"Three characteristics of Paradise Lost Havens considered valueless in determining Milton’s influence on authors who had read pre-Miltonic poetry, but valuable in determining why poetry sounded Miltonic. These three are repetition of words or phrases, cumulations of the same parts of speech, and the use of adjectives ending in –ean or –ian and derived from proper nouns."
I could work on my repetition, but the last one is a go. Remember how in February I noted that I was deliberately weaving in references to other times and places than the setting of my story so that I could give it a sense of grandeur and, whenever necessary, ventilate the closed-in action of the school.
But he goes on:
"Of the nine characteristics more peculiar to Milton’s epic, seven are these: inversions of natural word order, omissions of words not needed to convey the meaning, parenthesis and apposition, the use of one part of speech as another, a vocabulary marked by archaisms and borrowings, generous use of proper nouns, and unusual compound epithets."
The only one of those I’m lacking at the moment is “the use of one part of speech as another.” This is what happens when Shakespeare or Milton or Melville makes what would normally be an adverb into an adjective, for example in the line: “O sleep, thou ape of death, lie dull upon her, and be her sense but as a monument, thus in a chapel lying!” where dull takes the place of dully. I have been working at it earnestly for months, but still have not divined a way of doing this without it sounding forced and awkward.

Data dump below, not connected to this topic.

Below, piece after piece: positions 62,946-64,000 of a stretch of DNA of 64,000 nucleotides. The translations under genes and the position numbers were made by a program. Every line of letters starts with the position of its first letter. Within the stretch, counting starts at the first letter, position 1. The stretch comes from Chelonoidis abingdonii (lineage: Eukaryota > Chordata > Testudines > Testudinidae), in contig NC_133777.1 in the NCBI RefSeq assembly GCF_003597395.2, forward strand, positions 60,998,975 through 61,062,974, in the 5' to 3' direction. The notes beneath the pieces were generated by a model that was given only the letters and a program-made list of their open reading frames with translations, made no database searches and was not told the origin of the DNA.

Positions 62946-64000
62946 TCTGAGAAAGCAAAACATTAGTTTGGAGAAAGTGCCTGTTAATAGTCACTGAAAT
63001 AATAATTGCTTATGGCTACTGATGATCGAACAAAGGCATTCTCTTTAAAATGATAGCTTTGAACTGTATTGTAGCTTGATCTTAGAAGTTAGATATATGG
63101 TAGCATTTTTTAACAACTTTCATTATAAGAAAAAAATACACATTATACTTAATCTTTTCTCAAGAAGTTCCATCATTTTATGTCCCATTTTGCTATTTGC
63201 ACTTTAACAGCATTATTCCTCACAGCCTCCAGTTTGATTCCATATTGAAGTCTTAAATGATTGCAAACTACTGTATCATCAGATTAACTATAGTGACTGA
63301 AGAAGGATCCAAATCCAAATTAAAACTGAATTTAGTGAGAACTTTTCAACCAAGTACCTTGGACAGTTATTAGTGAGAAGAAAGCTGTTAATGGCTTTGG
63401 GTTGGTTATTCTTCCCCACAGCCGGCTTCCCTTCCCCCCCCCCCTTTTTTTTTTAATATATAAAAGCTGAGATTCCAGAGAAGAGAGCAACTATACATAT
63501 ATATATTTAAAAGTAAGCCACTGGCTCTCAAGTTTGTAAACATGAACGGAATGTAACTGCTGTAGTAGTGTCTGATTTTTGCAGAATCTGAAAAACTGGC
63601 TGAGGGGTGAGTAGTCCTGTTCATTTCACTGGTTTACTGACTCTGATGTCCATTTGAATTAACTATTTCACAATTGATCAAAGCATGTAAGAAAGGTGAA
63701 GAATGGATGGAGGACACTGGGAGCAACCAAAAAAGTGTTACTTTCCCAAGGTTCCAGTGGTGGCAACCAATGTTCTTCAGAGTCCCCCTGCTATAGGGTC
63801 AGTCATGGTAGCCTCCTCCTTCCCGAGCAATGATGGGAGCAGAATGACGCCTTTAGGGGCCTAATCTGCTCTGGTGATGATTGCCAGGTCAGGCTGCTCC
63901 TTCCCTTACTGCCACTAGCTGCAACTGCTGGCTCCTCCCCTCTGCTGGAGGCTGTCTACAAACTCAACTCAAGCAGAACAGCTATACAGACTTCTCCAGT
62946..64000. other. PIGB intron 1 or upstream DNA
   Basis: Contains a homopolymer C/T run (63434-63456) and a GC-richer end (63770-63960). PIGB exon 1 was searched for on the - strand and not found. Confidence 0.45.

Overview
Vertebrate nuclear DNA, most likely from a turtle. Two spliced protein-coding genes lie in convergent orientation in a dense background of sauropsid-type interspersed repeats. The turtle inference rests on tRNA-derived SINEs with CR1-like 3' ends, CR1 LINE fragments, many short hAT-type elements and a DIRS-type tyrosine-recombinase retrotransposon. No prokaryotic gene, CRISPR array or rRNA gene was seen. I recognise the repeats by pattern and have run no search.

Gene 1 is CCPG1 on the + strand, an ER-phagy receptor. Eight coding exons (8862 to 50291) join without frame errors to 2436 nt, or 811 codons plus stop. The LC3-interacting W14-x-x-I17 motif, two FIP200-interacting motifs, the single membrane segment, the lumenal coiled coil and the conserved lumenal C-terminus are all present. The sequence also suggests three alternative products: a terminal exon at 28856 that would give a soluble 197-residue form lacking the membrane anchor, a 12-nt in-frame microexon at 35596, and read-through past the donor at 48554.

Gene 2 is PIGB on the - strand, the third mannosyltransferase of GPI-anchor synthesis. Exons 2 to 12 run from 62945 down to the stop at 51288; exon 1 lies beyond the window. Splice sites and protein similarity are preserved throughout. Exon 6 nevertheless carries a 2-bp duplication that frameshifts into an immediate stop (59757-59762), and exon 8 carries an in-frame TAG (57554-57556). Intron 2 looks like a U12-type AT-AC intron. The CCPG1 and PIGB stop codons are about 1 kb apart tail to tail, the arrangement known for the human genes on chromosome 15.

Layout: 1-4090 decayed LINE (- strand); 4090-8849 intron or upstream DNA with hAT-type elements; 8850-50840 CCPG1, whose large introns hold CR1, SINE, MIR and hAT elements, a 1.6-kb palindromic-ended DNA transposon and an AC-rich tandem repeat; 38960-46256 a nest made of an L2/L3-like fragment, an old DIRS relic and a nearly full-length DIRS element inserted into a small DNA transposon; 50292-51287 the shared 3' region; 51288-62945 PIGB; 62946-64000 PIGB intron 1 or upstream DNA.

See, and that’s the trick, because one of the major themes of the first part of this book is that an epic isn’t forced, but that it overflows naturally out of the heart of the writer as he engages with his favorite works (and with the vast, unfathomed, infinite abyss) and drinks them deep in ever-greater measure. That is key. A little further down the page, Pommer writes:
"Iambic rhythm, epic similes, suspensions, compounds of all- and un-, [I have employed all of these, not always consciously] and general epic characteristics are perhaps the most important… but the sum of them must be totaled if one is to grasp the full significance of A. S. W. Rosenbach’s statement that Melville ‘could write with… the grandeur of Milton.’ To repeat, this study does not have to do with a case of conscious imitation, nor with an unconscious, unadulterated assimilation. To some indeterminable extent it does deal with the fact that ‘the books… [which] really spoke to Melville became an immediate part of him to a degree hardly matched by any other of our great writers in their maturity.’ It also deals with that close, attentive reading, whereby ‘one great Genius often catches the flame from another, and writes in his Spirit, without copying servilely after him.’"
But my primary earthly, external calling isn’t even that of a writer; it’s to live a literary life. Therefore, any writing I produce that doesn’t serve as a function of that is no other than vanity.
In other words, there can be no grandeur for its own sake. Everything that I write, and every style I employ, must serve the purposes of the story. The reason Chapters 4, 5, 6, and 16 were so successful is because they did exactly this.